The Cox Road span had a short life. By 1890 the bridge was closed to wagon traffic, but because it was an important conduit for students who attended Alderman School, remained open to pedestrian traffic.
The photograph in the society’s collection shows a woman, perhaps Ada Alderman, and two men standing on a wooden incline leading to the bridge’s portal. The bridge rests on a free-standing abutment of cut stones. What appears to be a second abutment of similar construction is at the far left of the image.
However a second image in the society’s collection and purported to be of the Alderman Bridge, shows a side view from a distance and suggests there was at least one pier set aside Phelps Creek to support the Town lattice bridge. The height of the pier and depth of the valley appear too low for the image to be of Wiswell Road.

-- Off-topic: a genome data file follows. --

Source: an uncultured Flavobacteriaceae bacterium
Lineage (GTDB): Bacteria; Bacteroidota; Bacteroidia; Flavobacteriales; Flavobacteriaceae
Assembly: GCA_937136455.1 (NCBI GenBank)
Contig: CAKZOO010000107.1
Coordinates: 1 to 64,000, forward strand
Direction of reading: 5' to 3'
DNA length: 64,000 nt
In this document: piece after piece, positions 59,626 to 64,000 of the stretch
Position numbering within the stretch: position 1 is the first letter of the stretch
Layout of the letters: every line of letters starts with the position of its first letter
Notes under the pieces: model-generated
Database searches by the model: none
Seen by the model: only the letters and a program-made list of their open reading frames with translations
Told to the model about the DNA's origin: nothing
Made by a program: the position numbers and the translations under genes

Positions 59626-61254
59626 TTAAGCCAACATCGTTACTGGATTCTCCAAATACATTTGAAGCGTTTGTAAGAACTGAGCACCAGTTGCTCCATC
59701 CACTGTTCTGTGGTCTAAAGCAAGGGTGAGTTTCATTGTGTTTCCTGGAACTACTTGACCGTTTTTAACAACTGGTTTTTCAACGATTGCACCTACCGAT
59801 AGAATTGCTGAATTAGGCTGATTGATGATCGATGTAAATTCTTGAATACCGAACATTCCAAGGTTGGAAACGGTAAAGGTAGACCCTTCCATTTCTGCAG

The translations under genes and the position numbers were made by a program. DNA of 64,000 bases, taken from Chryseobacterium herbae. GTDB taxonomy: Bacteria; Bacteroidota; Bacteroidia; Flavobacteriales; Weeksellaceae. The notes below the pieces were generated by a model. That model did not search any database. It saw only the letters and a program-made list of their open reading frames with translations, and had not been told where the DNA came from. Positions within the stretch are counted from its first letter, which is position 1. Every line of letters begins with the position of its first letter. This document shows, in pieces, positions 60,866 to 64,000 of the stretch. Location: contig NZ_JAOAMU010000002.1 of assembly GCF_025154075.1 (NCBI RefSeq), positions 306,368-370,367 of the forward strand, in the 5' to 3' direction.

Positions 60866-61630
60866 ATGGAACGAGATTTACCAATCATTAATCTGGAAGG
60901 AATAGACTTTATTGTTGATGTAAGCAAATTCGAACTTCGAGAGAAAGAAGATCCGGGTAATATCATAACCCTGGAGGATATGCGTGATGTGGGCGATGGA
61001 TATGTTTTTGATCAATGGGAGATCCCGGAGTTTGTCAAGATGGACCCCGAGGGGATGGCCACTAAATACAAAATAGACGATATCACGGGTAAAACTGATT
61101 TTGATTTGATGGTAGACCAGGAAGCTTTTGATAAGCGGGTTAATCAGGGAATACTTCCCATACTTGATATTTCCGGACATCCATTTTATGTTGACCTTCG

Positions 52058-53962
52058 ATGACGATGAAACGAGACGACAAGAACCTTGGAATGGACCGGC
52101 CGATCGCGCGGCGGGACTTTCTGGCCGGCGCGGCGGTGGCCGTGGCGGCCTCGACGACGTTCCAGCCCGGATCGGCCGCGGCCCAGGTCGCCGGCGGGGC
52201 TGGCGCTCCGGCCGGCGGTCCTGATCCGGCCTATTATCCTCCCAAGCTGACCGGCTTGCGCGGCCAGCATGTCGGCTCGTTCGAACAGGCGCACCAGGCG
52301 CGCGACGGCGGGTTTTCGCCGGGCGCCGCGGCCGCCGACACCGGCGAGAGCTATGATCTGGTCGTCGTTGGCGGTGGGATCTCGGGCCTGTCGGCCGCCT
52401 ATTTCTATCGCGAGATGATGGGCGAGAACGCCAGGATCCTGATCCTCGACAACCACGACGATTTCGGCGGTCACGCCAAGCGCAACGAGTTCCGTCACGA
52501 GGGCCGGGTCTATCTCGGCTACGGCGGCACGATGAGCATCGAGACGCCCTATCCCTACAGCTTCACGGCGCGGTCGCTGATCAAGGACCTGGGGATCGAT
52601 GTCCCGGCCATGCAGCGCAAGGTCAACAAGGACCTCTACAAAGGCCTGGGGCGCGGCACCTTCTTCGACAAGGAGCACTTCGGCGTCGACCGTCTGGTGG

This bridge had disappeared from the scene by 1895 and was replaced with a swinging foot bridge. It appears as if the builders used the covered bridge’s abutments and pier upon which to construct this bridge. Alice Bliss, who wrote extensively on Ashtabula County history during the middle of the 20th century, wrote that youngsters who crossed the bridge treated it as a playground and made it swing back and forth.
This action eventually weakend the bridge and rendered it unsafe for even the relatively light traffic of school children.
The youngsters paid dearly for their fun. With the bridge out of commission, they had to take the long route to school, a trip of several miles.
In addition to its connection to education, the Alderman Road bridge was associated with a sugar bush owned by Elsworth Alderman. The sugar house was located in the valley just below the bridge. In 2003 Marian Alderman interviewed Windsor native Richard Holley, who said Bart Harshman, another Windsor resident, told him his first experience as a sawyer was to harvest Elsworth Alderman’s grove of maple trees from the valley after Alderman quit the maple syrup business.